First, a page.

In my cluttered cubbyhole of an office, I have on the wall an artist’s drawing of The State’s first editor, N.G. Gonzales, who helped found the paper 120 years ago today.
The drawing shows Gonzales being shot in the back almost 13 years later, on Jan. 15, 1903, in broad daylight on Gervais Street across from the State House, by the Lugar-wielding assassin, then-Lt. Gov. Jim Tillman.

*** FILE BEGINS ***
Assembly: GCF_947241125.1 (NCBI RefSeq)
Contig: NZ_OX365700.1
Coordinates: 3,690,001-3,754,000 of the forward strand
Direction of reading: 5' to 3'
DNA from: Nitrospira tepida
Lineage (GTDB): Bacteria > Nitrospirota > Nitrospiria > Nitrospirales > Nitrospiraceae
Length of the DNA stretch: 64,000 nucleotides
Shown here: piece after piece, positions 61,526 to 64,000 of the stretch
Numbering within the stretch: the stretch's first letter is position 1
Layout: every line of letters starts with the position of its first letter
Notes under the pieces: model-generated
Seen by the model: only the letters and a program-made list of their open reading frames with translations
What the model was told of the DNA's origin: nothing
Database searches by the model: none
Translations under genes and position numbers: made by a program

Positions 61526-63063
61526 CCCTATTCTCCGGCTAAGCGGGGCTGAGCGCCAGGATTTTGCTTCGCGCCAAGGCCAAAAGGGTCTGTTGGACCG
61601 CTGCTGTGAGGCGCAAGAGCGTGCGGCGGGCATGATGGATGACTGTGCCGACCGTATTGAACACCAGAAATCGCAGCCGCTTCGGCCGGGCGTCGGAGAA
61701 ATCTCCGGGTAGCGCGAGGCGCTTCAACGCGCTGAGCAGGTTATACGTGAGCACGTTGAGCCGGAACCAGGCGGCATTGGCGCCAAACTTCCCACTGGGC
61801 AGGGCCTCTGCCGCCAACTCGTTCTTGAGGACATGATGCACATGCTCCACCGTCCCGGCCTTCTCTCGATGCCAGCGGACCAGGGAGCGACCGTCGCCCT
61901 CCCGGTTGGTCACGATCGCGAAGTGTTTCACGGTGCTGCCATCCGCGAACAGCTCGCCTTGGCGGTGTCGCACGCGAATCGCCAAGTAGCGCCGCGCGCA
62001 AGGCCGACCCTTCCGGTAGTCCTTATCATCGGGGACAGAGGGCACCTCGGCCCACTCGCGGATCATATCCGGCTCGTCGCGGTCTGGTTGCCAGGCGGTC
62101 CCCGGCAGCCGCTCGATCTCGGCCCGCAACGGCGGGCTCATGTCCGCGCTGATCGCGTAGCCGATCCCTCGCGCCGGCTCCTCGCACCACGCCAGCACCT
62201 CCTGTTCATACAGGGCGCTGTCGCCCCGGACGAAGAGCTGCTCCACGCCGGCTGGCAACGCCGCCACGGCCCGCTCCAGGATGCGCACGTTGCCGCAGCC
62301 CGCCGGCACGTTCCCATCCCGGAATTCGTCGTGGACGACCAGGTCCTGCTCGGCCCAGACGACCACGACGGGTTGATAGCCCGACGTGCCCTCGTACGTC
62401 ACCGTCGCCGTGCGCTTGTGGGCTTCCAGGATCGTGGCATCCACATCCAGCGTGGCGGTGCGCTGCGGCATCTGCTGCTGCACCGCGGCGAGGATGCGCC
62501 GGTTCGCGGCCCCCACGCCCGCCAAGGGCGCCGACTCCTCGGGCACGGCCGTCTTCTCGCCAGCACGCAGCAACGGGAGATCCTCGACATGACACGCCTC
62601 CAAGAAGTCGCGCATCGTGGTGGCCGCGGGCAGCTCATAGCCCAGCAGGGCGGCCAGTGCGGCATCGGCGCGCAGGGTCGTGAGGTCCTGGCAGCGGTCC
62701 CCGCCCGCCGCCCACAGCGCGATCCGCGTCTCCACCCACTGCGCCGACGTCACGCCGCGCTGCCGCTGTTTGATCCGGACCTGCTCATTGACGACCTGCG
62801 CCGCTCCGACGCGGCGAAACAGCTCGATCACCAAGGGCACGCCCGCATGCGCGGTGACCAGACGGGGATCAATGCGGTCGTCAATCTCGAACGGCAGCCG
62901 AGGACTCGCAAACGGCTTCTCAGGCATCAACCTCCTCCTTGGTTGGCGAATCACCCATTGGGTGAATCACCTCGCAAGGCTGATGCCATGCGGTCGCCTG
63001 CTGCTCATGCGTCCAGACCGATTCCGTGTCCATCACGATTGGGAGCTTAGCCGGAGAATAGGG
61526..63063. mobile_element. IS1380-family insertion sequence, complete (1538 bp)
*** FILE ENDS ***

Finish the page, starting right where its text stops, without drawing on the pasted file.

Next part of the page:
The bullet perforated his intestines. The medicine of the day could not save him. Gonzales died four days later at 44.
He is the only newspaper writer in the United States to be assassinated by a sitting politician. For years, lore held Gonzales was “the only writer worth shooting” in South Carolina.
The drawing reminds me that bearing witness to events, and writing about them in ways that depict reality, is a serious business.